Ancient Apes Did not Walk on Two Legs: Study Confirms
The ancient ape did not walk on two legs as was previously believed, a new study reported. Researchers confirm that the two leg walking ability (bipedalism) was exclusively associated with human ancestors.
The study challenges the idea that ancient ape, Oreopithecus that lived around 9 to 7 million years ago had the capability to walk on two legs. Oreopithecus is an extinct genus of apes whose fossils were discovered in East Africa and South Europe. The ape is best known for its unique features that combine structures found in Old world monkeys and man-like apes. Previous research has shown that Oreopithecus could walk on both legs; however, whether the ape habitually stood erect isn't clear.
"Our findings offer new insight into the Oreopithecus locomotor debate. While it's certainly possible that Oreopithecus walked on two legs to some extent, as apes are known to employ short bouts of this activity, an increasing amount of anatomical evidence clearly demonstrates that it didn't do so habitually," said Gabrielle A. Russo from University of Texas at Austin, one of the lead authors of the study.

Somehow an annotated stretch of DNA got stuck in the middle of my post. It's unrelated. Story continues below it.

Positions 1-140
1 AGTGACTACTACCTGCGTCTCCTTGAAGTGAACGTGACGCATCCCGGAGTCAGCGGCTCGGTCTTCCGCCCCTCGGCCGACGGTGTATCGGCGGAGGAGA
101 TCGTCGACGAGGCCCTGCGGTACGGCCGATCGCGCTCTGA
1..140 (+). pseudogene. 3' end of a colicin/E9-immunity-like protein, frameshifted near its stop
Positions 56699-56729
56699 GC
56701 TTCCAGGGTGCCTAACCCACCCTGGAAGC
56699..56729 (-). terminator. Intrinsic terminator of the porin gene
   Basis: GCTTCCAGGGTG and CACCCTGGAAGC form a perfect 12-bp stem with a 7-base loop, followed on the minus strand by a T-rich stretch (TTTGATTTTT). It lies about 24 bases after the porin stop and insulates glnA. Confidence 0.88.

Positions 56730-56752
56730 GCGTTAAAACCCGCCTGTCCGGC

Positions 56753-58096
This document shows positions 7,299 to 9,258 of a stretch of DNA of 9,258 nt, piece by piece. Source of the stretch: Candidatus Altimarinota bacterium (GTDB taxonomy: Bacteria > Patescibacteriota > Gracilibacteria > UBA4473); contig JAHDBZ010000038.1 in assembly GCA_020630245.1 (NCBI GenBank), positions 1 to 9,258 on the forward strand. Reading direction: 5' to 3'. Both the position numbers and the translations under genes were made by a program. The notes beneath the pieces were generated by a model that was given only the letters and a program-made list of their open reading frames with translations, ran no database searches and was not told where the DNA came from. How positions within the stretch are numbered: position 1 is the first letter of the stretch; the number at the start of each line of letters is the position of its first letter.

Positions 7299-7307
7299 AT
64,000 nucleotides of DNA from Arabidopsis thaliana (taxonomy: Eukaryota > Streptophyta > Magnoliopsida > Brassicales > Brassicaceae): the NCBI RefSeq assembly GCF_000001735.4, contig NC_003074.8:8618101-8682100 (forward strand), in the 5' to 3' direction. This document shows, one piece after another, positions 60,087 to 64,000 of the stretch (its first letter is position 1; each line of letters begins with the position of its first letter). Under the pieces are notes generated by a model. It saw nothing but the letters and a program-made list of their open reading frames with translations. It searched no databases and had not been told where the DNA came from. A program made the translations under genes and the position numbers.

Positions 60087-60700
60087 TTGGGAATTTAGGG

The new study was based on the analysis of Oreopithecus fossils. The research team, led by the University of Texas at Austin anthropologists, particularly focused on the lower spine anatomy of the ape. They compared measurements of the lower back (lumbar vertebrae) and sacrum - a triangular bone located at the base of lumbar vertebrate of humans, ancient apes and other mammals such as sloths.
Russo said that the lower spine in humans has unique features that support the habitual bipedal walk and so can be used to test bipedal-walking ability in other apes.
"The lower spine of humans is highly specialized for habitual bipedalism, and is therefore a key region for assessing whether this uniquely human form of locomotion was present in Oreopithecus. Previous debate on the locomotor behavior of Oreopithecus had focused on the anatomy of the limbs and pelvis, but no one had reassessed the controversial claim that its lower back was human-like," Liza Shapiro, also from University of Texas at Austin, according to a news release.
The study is published in the Journal of Human Evolution.